The way we pay and transact is one of the underlying foundations of our society is one of our basic utilities. I believe we are going to see some drastic changes in this foundation in the coming 5 to 10 years. Because of the transaction cost and settlement time we try bulk our orders, we don’t pay for a page we read we buy a book. Once transaction cost disappears and clearance times will drop to minutes and second and not hours and days a lot of business models with change. Many payments will become more granular. New business model will become possible like paying 1 cent for every article you read online, instantly and automatically will change how content producers are rewarded. Instant free transfer to a foreign country will change how we employ people for our businesses. Decentralisation of payments will fuel the changes even further. Fintech is at the forefront of this evolution and I’m really excited to witness these changes shaping up first hand.
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Summary for this week
A Brief History of Blockchain
By Vinay Gupta
Many of the technologies we now take for granted were quiet revolutions in their time. Just think about how much smartphones have changed the way we live and work. It used to be that when people were out of the office, they were gone, because a telephone was tied to a place, not to a person. Now we have global nomads building new businesses straight from their phones. We’re now in the midst of another quiet revolution: blockchain, a distributed database that maintains a continuously growing list of ordered records, called “blocks.” These changes, and others, represent a pervasive lowering of transaction costs. When transaction costs drop past invisible thresholds, there will be sudden, dramatic, hard-to-predict aggregations and disaggregations of existing business models. For example, auctions used to be narrow and local, rather than universal and global, as they are now on sites like eBay. As the costs of reaching people dropped, there was a sudden change in the system. Blockchain is reasonably expected to trigger as many of these cascades as e-commerce has done since it was invented, in the late 1990s.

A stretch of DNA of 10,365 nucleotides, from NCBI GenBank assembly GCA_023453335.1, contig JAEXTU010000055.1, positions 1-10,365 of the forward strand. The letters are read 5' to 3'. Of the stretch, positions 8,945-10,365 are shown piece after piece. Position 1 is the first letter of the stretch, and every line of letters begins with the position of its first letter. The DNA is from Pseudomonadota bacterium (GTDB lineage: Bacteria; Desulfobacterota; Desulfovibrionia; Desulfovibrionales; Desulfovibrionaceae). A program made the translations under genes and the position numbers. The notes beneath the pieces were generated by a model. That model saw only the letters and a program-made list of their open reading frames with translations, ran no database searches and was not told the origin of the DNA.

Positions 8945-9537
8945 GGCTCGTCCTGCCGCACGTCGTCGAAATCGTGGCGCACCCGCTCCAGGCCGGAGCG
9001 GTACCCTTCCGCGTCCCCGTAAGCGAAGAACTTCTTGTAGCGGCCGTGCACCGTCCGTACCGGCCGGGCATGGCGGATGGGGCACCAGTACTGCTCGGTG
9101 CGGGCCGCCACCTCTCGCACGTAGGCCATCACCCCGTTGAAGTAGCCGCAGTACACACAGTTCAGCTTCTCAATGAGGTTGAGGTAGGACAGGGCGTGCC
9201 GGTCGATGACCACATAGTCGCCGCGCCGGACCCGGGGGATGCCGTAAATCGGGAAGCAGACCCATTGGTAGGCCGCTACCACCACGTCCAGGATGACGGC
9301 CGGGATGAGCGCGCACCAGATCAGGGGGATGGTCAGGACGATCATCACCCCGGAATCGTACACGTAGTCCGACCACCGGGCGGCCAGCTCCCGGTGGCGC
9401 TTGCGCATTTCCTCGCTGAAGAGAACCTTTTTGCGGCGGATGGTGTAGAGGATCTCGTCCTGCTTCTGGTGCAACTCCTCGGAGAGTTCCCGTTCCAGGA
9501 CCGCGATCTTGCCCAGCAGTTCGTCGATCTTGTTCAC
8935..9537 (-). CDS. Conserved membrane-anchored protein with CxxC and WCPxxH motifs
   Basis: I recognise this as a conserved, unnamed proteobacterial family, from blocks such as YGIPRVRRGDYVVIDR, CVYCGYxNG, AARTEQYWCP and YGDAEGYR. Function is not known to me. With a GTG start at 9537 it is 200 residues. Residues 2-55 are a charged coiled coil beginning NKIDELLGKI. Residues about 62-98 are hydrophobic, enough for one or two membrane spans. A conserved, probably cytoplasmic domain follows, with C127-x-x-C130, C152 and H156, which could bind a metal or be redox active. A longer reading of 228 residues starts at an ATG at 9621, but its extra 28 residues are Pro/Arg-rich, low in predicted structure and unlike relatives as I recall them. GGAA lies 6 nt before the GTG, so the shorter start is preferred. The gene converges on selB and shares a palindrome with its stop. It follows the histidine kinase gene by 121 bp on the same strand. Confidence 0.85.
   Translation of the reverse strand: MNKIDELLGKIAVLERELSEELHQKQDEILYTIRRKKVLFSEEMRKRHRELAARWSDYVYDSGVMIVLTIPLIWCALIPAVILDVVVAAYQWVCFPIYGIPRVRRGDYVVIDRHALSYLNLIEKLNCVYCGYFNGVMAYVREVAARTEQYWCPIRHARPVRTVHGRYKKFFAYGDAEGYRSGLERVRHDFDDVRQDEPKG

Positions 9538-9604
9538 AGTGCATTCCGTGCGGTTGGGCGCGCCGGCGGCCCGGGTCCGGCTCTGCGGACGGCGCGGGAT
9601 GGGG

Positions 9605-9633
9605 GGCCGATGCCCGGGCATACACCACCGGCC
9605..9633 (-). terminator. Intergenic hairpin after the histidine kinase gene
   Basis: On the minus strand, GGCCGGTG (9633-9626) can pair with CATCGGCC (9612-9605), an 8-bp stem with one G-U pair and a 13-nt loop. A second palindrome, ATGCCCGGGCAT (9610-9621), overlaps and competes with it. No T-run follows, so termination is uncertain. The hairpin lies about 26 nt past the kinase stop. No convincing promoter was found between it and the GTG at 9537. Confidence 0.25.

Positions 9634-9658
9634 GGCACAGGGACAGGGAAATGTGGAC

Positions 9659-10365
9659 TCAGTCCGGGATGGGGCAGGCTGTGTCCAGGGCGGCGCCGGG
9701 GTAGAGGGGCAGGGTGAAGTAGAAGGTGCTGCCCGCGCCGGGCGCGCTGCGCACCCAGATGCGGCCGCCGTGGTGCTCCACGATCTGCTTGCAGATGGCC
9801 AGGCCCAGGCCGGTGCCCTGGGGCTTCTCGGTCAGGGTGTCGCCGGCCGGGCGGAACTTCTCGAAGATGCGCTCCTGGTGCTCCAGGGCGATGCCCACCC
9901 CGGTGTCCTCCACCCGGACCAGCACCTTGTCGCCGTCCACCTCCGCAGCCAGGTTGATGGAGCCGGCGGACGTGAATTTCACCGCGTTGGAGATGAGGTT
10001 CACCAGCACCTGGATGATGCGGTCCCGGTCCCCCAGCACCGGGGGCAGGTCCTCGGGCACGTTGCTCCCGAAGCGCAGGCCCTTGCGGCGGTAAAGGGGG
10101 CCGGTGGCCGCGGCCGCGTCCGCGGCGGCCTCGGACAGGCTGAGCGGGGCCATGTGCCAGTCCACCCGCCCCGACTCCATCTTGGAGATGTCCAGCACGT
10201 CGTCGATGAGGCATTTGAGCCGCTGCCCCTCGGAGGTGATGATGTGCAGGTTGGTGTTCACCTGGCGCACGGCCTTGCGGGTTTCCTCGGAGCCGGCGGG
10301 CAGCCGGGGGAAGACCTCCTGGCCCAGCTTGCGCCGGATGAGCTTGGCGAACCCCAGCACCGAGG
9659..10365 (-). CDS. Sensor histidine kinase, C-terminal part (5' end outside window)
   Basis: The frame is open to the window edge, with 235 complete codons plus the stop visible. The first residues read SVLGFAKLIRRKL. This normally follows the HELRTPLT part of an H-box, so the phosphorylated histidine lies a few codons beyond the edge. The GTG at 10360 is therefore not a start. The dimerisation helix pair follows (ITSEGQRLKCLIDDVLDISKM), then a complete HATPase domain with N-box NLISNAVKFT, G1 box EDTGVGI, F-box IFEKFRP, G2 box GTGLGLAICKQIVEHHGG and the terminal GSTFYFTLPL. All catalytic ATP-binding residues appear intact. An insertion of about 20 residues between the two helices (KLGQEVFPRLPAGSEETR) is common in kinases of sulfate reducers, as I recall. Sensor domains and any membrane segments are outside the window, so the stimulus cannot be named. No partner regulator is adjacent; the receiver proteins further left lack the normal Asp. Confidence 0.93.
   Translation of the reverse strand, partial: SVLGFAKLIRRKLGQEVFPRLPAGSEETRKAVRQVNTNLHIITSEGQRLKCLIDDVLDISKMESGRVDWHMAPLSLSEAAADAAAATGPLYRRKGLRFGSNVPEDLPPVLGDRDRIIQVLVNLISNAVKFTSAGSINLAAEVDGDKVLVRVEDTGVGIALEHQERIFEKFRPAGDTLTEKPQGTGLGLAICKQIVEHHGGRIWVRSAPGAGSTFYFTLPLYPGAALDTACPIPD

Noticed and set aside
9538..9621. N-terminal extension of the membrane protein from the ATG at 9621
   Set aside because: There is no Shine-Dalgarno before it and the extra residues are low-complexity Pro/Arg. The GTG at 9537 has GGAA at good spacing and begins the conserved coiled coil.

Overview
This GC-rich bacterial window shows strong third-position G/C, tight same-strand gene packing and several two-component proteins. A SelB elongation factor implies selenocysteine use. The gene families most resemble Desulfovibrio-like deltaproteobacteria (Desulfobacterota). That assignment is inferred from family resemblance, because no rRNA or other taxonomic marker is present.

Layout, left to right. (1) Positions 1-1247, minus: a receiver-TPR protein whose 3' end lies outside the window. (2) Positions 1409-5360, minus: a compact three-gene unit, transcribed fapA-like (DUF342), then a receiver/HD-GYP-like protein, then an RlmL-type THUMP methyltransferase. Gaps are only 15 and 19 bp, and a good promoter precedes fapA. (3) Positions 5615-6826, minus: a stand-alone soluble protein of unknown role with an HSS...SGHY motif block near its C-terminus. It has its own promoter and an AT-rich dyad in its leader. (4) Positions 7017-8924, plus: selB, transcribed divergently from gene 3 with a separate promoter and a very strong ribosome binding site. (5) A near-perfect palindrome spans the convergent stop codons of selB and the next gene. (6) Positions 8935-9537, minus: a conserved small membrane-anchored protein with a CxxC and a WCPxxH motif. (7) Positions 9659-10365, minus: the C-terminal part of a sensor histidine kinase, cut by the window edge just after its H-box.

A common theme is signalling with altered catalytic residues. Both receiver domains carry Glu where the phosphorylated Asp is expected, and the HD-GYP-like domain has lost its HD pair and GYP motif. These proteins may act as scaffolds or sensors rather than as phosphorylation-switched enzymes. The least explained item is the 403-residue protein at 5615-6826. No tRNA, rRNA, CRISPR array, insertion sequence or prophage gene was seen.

How Blockchain Is Changing Finance
By Alex Tapscott and Don Tapscott
It begs the question: Why is our financial system so inefficient? First, because it’s antiquated, a kludge of industrial technologies and paper-based processes dressed up in a digital wrapper. Second, because it’s centralized, which makes it resistant to change and vulnerable to systems failures and attacks. Third, it’s exclusionary, denying billions of people access to basic financial tools. Bankers have largely dodged the sort of creative destruction that, while messy, is critical to economic vitality and progress. But the solution to this innovation logjam has emerged: blockchain.
In Praise Of Cash
By Sam Haselby
The cashless society – which more accurately should be called the bank-payments society – is often presented as an inevitability, an outcome of ‘natural progress’. This claim is either naïve or disingenuous. Any future cashless bank-payments society will be the outcome of a deliberate war on cash waged by an alliance of three elite groups with deep interests in seeing it emerge. The defence of cash will be simple and intuitive. As unsexy and analogue as cash is, it is resilient. It is easy to use. It requires little fancy infrastructure. It is not subject to arbitrary algorithmic glitches from incompetent programmers. And, yes, it leaves no data trail that will be used to project the aspirations and neuroses of faceless technocrats and business analysts into my daily existence. It comes with criminals, but hey, it’s good old friendly normal capitalism rather than predictive Minority Report surveillance-capitalism.
How Insurers Can Implement Tech Companies’ Tactics
By Joe McKendrick
In 2011, venture capitalist Marc Andreessen famously coined the phrase “Software is Eating the World” in a Wall Street Journal article. The point: Companies across industries are doing so much digital and tech work that they are, essentially, becoming software providers in addition to their original businesses. And, we’re seeing that happen in the insurance industry as well. Disruptions are coming in fast and technology-savvy companies are moving to shake up the insurance business. While there are signs all around that as insurers are moving ahead in adopting digital technologies to streamline and energize their businesses, we’re also seeing insurance business models being altered by the tech sector. Insurance, in some ways, is becoming another data-driven service that can be added to digital platforms.
Also published on Medium.